FCC restores net neutrality rules that ban blocking and throttling in 3-2 vote

FCC Commissioner Jessica Rosenworcel speaks outside in front of a sign that says
Enlarge / Federal Communication Commission Chairwoman Jessica Rosenworcel, then a commissioner, rallies against repeal of net neutrality rules in December 2017.

Getty Images | Chip Somodevilla

The Federal Communications Commission voted 3–2 to impose net neutrality rules today, restoring the common-carrier regulatory framework enforced during the Obama era and then abandoned while Trump was president.

The rules prohibit Internet service providers from blocking and throttling lawful content and ban paid prioritization. Cable and telecom companies plan to fight the rules in court, but they lost a similar battle during the Obama era when judges upheld the FCC’s ability to regulate ISPs as common carriers under Title II of the Communications Act.

“Consumers have made clear to us they do not want their broadband provider cutting sweetheart deals, with fast lanes for some services and slow lanes for others,” FCC Chairwoman Jessica Rosenworcel said at today’s meeting. “They do not want their providers engaging in blocking, throttling, and paid prioritization. And if they have problems, they expect the nation’s expert authority on communications to be able to respond. Because we put national net neutrality rules back on the books, we fix that today.”

ISPs insist the rules aren’t necessary because they already follow net neutrality principles yet also claim the rules are so burdensome that they will be prevented from investing more in their networks. Lobby group USTelecom today said the “relentless regulation” comes at the cost of “failing to achieve Internet for all.”

“This is a nonissue for broadband consumers, who have enjoyed an open Internet for decades,” USTelecom CEO Jonathan Spalter said. Rather than pushing this harmful regulatory land grab, policymakers should keep their eyes on the real-world prize of building opportunity for everyone in a hyperconnected world.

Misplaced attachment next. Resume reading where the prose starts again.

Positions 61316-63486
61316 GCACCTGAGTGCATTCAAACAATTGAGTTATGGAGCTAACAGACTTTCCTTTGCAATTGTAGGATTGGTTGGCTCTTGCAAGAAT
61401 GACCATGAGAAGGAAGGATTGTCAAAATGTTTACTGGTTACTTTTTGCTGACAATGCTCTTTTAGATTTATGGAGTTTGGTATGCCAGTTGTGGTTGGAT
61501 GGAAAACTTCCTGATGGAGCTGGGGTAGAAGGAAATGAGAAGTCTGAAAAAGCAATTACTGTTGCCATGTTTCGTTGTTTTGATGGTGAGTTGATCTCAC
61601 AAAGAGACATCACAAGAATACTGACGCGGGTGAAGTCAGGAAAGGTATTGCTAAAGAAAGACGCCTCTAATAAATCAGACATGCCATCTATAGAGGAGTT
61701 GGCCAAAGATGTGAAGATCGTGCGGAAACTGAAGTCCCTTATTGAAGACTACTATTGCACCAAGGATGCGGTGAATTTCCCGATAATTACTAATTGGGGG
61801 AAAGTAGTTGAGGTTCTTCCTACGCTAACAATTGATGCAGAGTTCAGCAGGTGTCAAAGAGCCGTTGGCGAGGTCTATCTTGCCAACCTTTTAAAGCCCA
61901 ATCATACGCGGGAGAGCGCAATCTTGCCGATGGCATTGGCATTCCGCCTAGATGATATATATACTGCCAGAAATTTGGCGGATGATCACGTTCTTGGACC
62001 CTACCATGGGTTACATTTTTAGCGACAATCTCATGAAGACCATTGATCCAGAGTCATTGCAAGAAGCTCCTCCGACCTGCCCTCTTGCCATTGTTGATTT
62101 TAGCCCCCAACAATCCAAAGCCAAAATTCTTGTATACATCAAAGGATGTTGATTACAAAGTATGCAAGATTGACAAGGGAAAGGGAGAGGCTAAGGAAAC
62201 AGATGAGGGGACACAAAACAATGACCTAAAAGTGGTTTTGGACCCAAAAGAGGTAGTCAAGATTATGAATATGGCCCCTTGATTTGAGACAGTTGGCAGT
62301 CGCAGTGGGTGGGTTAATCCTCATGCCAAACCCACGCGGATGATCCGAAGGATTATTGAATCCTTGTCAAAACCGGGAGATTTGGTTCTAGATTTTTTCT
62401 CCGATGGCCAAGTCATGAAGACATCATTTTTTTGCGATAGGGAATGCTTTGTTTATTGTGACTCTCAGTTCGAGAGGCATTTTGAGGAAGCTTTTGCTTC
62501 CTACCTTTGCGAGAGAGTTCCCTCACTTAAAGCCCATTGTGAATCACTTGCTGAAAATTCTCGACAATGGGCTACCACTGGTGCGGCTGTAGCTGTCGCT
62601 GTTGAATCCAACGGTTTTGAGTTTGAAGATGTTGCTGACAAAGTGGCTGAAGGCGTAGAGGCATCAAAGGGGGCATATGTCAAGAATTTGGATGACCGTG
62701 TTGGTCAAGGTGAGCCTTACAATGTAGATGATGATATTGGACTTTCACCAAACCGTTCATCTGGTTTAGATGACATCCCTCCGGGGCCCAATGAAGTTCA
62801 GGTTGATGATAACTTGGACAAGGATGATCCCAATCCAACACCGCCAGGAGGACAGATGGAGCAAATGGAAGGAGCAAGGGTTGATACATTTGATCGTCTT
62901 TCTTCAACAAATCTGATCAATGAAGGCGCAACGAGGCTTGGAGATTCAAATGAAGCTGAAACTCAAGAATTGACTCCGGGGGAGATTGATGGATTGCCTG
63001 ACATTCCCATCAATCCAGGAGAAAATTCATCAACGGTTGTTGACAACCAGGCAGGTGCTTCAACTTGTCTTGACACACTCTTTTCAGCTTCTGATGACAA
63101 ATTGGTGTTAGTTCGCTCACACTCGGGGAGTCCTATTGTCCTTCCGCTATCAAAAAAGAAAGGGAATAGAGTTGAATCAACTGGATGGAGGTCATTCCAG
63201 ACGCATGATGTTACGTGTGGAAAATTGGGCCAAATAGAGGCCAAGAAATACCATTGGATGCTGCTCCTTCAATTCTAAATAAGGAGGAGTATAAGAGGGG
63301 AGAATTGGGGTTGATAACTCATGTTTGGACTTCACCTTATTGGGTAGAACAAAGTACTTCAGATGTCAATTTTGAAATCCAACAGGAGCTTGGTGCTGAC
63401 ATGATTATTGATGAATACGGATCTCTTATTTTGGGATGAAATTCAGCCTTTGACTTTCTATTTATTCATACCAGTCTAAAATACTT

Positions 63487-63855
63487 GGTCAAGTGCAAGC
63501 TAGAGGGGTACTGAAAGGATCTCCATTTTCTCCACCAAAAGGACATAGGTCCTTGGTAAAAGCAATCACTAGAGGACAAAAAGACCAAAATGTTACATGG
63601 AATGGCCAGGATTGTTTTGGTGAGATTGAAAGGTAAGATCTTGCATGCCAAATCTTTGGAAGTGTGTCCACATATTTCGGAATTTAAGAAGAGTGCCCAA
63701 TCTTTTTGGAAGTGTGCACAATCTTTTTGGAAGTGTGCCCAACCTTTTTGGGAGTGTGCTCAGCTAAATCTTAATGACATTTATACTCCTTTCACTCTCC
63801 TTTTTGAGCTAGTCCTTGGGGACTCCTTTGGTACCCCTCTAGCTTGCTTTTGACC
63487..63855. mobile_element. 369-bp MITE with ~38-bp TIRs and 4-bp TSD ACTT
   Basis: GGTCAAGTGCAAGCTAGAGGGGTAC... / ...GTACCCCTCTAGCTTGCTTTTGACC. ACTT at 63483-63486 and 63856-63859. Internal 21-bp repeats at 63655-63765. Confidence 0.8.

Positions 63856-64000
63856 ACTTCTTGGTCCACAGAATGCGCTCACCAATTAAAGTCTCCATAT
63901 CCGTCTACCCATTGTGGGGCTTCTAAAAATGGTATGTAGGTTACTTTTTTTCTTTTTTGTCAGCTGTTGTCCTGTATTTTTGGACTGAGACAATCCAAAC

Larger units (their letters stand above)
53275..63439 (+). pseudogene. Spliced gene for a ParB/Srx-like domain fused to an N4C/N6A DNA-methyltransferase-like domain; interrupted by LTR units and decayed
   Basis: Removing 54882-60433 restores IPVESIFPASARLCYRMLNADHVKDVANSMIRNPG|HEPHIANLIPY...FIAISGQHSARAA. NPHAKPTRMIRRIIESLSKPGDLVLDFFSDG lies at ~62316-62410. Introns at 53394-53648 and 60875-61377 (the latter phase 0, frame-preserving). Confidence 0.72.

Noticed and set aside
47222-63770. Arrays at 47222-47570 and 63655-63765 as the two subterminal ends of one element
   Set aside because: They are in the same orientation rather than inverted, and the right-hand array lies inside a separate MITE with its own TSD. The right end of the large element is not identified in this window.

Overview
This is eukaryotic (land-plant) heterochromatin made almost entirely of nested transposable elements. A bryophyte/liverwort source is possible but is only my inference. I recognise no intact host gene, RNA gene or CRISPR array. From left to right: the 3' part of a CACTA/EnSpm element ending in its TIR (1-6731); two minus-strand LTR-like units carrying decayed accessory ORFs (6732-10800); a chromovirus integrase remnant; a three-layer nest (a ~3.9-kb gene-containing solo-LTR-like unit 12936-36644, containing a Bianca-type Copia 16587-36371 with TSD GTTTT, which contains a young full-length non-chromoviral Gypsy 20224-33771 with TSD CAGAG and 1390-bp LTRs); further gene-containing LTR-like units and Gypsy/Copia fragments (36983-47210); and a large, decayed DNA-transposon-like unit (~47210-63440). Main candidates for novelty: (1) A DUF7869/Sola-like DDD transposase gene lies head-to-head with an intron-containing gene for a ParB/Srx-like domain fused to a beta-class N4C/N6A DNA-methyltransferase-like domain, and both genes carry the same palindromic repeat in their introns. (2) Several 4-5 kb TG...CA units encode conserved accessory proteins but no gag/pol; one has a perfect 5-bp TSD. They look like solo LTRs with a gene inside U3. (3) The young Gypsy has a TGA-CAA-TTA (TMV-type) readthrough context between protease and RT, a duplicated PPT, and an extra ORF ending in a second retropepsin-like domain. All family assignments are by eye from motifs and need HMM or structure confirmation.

NCTA: Net neutrality is “net fatality”

Cable lobby group NCTA-The Internet & Television Association claimed that “the FCC’s marketplace intrusion comes at the worst possible time for our massive national effort to finally close the digital divide—just as billions in federal funding are dedicated to extending internet access to America’s unserved communities.”

That is a reference to a $42 billion program that is paying ISPs to deploy networks in unserved and underserved areas. “Instead of clearing obstacles to speed broadband deployment where it is most needed, this ill-timed and unlawful order threatens to hinder progress,” NCTA CEO Michael Powell said. “This will not deliver net neutrality; it will risk a net fatality.”

The court battle against the FCC will center on whether the commission can define broadband as a telecommunications service, a necessary step for imposing Title II common-carrier regulations. ISPs hope that the Supreme Court’s evolving approach to “major questions” will prevent the FCC from defining broadband as telecommunications without explicit instructions from Congress.

FCC Commissioner Geoffrey Starks, a Democrat, said that “major questions review is reserved for only ‘extraordinary cases’—and this one doesn’t come close. There’s no ‘unheralded power’ that we’re purporting to discover in the annals of an old, dusty statute—we’ve been classifying communications services one way or the other for decades, and the 1996 [Telecommunications] Act expressly codified our ability to continue that practice.”

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